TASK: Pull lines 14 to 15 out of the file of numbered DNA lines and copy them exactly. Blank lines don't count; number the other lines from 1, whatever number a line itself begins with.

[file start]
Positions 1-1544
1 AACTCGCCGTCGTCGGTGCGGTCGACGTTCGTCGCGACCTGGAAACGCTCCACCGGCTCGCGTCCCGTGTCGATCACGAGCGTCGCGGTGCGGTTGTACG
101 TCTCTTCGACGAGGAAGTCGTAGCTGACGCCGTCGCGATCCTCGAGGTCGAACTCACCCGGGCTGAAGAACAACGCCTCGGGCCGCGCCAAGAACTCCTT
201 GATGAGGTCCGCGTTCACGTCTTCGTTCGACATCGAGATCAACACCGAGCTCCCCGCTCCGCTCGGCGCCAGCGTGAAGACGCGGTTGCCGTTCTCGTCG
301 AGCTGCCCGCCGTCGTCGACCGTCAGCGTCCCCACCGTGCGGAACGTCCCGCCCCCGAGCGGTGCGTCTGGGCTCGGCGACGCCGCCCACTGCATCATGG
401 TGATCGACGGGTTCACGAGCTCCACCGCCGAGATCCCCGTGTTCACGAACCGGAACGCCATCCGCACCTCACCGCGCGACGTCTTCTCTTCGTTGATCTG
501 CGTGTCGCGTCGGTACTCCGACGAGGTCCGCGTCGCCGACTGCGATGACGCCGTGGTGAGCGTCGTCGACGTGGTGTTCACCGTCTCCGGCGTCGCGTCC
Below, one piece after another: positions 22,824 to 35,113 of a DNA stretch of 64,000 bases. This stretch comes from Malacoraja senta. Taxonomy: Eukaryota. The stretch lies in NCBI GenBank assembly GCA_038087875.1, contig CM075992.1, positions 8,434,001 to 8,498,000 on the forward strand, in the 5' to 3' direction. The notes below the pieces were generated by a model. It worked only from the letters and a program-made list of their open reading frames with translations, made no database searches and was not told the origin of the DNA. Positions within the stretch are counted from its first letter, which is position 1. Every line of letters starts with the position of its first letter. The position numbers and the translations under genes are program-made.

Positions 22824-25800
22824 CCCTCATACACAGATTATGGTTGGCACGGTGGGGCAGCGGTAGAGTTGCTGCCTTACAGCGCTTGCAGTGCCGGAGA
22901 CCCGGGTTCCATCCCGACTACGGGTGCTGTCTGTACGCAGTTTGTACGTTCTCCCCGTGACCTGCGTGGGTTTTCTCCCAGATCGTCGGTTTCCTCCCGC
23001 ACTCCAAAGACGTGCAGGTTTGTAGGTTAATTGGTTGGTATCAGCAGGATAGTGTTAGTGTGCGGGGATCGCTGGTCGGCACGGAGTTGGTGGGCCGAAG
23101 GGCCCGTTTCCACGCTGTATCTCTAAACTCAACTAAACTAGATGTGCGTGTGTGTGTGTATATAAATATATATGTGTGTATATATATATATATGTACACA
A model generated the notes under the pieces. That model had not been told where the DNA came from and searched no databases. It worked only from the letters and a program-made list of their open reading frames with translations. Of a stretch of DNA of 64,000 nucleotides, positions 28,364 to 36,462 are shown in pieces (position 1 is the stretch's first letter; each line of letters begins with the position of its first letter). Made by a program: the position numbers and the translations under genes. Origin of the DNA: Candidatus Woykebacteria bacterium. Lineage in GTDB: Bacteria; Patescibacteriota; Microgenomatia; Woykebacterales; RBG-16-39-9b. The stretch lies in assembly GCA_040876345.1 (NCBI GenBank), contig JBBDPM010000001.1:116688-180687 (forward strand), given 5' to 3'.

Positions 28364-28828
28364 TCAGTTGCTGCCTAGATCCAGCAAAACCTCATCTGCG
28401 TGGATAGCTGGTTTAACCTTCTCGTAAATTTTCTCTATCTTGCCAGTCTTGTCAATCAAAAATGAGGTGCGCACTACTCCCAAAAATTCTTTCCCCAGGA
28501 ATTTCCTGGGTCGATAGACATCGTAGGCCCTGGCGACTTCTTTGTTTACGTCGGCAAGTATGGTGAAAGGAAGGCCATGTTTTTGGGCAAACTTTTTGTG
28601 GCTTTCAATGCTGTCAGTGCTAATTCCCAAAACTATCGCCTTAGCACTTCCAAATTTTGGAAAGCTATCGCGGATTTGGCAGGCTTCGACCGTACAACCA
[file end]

A model generated the notes under the pieces. That model had not been told where the DNA came from and searched no databases. It worked only from the letters and a program-made list of their open reading frames with translations. Of a stretch of DNA of 64,000 nucleotides, positions 28,364 to 36,462 are shown in pieces (position 1 is the stretch's first letter; each line of letters begins with the position of its first letter). Made by a program: the position numbers and the translations under genes. Origin of the DNA: Candidatus Woykebacteria bacterium. Lineage in GTDB: Bacteria; Patescibacteriota; Microgenomatia; Woykebacterales; RBG-16-39-9b. The stretch lies in assembly GCA_040876345.1 (NCBI GenBank), contig JBBDPM010000001.1:116688-180687 (forward strand), given 5' to 3'.

Positions 28364-28828